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News » Williams happy to be back with team

Williams happy to be back with team

Williams happy to be back with team Deron Williams didn't say whether he ate nachos or if he threw any couch pillows at the screen, but the star point guard had a similar viewing experience as Utah Jazz fans for the team's two games over the weekend. After returning home to Utah to be with his family and an ill daughter, Williams watched Friday's blowout win at Philadelphia and Saturday's down-to-the-wire loss at Cleveland in front of his TV. Reunited with his teammates for Monday's practice ? and for games later this week ?

Williams said he liked what he saw for the most part. Just like a fan. "I thought we played great," he said. "Just looked like a different team both offensively and defensively." The 25-year-old father didn't want to elaborate Monday on his daughter's undisclosed medical condition or situation, which prompted him to leave the team early Friday so he could be with her and his family. But the team captain was more than happy to chat about the play of the Jazz and especially of his rookie fill-in, Eric Maynor. The Virginia Commonwealth University product turned in a double-double in his first start ? the surprising 112-90 win at Philly ? and scored 24 points in his encore performance in the 107-103 setback to the Cavaliers. "He wasn't nervous, but I kind of expected that from him," Williams said of the cool and collected Maynor, who got the starting nod because combo guard Ronnie Price was out with a sprained left big toe. "You can just tell the kind of player he is," Williams added. "I've said since I met him he doesn't carry himself like a rookie. He has a confidence about himself." Williams believes that he, the Jazz and the rookie will benefit from Maynor thriving during his opportunity to see extended court time. The rookie had a decent preseason but hadn't blown anybody's socks off during limited action yet this regular season. That, Williams said, was to be expected because it's hard to get into a rhythm and feel the flow of the game in short spurts as a sub. Williams' absence gave Maynor all the playing time a rookie could dream of. "When you know you've got to play, you know you've got to produce, it's a different story," Williams said. "And I think that's what happened. He knew he was going to get his minutes and went out there and made the most of them." Maynor's success might give Williams, who averages a team-high 39.4 minutes per game, more chances to be a spectator ? preferably while getting a needed breather on the bench, not the couch. "Hopefully," Williams added, "now my minutes can get cut down, because coach trusts him a little bit more." He didn't call into sports-talk radio shows or leave comments on online newspaper stories ? as far as we know ? but Williams had a few more front-row observations from his TV time. The star point guard liked how the Jazz distributed the ball, especially in the win over the Sixers. He liked the team's execution and how multiple players were involved in the offense. He saw that the team can torture opposing defenses when players get to the right spots, set up early, cut hard and "stick with it." Williams also liked seeing guys help out defensively while salvaging a 2-2 road trip. "It's a lot different when you watch on TV," he admitted. "You get to see the whole floor and what's going on." Even though he gleaned a bit from watching from afar, it's an experience Williams doesn't want to repeat. He plans on playing in Wednesday's home game against Toronto and traveling to San Antonio on Thursday. And he was glad to be reunited with his teammates at practice Monday. "It feels good to see them," Williams said. "It's tough when you're home sitting, watching, when you should be there. It's just a different feeling." Williams' teammates felt the same. Carlos Boozer, his teammate for five years now, said the team's "thoughts and all of our hearts are out there with him and his family." Boozer, who dealt with a scary medical situation with his young son and his sickle-cell anemia condition, advised Williams to seek out the best medical advice for his daughter. He also made sure Williams knew the teammates will "be there for him to support him." Added Price: "It's good to see Deron back. Our prayers are still with him and his family. I like to see him back on the court, back around, around all the teammates. It's a good feeling to see that he's OK and that he's in good spirits." They definitely prefer him playing on TV, not just watching it. e-mail:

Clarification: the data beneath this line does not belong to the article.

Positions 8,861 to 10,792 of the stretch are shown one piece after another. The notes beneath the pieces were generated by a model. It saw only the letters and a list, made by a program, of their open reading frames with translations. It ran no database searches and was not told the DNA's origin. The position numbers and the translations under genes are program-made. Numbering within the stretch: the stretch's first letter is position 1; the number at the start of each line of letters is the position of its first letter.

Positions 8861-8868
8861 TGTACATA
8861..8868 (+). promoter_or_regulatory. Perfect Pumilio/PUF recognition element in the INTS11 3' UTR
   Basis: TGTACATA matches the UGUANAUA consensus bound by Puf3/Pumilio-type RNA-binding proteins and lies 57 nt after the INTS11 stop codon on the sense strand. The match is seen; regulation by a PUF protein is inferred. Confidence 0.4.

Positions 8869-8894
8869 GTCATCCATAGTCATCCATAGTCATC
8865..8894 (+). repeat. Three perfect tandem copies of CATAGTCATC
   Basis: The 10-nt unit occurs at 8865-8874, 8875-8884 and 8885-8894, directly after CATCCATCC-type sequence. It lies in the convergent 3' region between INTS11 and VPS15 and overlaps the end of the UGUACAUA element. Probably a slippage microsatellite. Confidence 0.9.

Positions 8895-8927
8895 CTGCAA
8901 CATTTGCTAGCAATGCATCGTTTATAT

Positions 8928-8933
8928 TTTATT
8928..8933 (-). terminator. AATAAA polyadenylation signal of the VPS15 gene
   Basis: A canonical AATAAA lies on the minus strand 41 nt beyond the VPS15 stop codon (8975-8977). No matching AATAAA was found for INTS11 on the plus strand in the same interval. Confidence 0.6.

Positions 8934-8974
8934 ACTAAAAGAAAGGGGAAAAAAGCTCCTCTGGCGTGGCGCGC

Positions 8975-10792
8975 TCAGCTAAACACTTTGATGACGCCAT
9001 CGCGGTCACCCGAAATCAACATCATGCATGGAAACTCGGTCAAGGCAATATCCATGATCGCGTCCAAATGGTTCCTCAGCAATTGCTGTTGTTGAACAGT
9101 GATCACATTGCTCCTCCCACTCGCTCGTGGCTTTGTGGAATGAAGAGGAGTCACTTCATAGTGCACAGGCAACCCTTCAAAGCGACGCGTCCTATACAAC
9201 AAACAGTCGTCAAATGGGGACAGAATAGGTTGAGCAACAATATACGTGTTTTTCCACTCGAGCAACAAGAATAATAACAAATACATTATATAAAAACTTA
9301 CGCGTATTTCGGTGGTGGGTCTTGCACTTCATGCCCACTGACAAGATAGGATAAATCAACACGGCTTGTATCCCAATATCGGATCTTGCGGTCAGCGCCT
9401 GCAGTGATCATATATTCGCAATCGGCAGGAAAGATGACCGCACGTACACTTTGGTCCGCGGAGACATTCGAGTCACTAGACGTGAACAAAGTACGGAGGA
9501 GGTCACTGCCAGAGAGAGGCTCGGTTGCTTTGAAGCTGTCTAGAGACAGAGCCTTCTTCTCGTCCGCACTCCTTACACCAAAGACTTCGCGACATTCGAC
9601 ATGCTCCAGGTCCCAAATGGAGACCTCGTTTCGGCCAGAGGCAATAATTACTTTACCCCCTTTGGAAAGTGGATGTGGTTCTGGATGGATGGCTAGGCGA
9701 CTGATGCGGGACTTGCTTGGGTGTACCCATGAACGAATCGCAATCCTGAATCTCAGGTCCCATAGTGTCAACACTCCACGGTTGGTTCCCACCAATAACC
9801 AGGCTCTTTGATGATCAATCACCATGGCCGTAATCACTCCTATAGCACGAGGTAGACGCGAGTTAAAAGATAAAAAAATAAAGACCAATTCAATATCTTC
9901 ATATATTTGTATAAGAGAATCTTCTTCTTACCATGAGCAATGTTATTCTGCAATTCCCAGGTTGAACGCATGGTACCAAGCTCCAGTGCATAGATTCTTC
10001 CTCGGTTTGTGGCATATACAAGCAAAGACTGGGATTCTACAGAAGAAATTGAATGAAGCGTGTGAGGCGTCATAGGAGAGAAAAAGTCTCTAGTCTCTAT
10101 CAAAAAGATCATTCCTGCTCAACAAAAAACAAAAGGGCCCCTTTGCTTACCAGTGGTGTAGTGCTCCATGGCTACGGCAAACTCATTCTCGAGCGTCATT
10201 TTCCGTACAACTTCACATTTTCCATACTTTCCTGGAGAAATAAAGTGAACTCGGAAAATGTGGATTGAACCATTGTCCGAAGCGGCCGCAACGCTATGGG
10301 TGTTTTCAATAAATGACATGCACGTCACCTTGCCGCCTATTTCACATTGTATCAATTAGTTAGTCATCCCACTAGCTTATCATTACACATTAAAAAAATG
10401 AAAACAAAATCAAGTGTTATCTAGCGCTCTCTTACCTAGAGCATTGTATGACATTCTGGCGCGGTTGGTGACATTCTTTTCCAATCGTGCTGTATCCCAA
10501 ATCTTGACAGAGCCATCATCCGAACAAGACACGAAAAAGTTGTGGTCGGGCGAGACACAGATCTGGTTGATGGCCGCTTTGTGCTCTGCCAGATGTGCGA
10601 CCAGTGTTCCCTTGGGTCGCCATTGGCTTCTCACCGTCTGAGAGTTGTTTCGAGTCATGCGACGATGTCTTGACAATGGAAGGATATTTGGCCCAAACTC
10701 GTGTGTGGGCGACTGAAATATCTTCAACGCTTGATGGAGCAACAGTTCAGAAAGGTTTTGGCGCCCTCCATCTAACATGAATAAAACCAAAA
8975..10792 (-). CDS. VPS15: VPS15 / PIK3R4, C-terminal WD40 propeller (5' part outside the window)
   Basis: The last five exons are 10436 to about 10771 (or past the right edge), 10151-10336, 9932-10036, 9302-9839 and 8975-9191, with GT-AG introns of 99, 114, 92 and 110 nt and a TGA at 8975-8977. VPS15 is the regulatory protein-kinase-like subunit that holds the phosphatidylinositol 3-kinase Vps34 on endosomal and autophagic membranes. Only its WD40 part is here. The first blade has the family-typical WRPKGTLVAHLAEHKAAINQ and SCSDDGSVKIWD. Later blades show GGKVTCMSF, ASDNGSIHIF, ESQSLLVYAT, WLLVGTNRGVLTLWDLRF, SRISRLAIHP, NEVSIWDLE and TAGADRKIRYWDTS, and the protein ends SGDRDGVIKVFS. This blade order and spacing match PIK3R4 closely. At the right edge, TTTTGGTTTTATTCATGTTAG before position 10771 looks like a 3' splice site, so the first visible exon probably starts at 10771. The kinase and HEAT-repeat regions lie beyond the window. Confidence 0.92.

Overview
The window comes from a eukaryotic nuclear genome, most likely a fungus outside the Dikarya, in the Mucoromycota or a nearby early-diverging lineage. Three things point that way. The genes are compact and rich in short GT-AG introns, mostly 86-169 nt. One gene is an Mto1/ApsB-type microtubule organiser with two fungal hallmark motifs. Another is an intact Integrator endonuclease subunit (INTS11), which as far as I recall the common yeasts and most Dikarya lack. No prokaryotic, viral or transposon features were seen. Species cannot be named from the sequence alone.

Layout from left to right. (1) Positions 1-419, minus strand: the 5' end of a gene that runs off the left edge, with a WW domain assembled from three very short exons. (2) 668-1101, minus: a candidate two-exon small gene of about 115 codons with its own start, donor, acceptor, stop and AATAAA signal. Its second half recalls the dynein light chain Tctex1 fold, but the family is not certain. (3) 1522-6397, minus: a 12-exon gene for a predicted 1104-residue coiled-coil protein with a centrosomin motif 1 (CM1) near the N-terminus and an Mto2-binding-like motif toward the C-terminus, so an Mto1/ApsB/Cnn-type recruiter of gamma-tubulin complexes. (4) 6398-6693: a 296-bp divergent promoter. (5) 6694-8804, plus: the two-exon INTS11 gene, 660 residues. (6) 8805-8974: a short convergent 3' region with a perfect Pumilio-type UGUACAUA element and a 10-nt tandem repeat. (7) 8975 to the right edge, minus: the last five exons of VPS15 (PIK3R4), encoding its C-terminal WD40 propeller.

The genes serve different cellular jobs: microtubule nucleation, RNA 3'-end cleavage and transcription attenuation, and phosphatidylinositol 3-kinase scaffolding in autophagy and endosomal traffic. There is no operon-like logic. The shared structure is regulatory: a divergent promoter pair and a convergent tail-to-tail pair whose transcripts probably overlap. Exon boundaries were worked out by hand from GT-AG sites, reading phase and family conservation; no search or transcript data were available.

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Added: November 18, 2009


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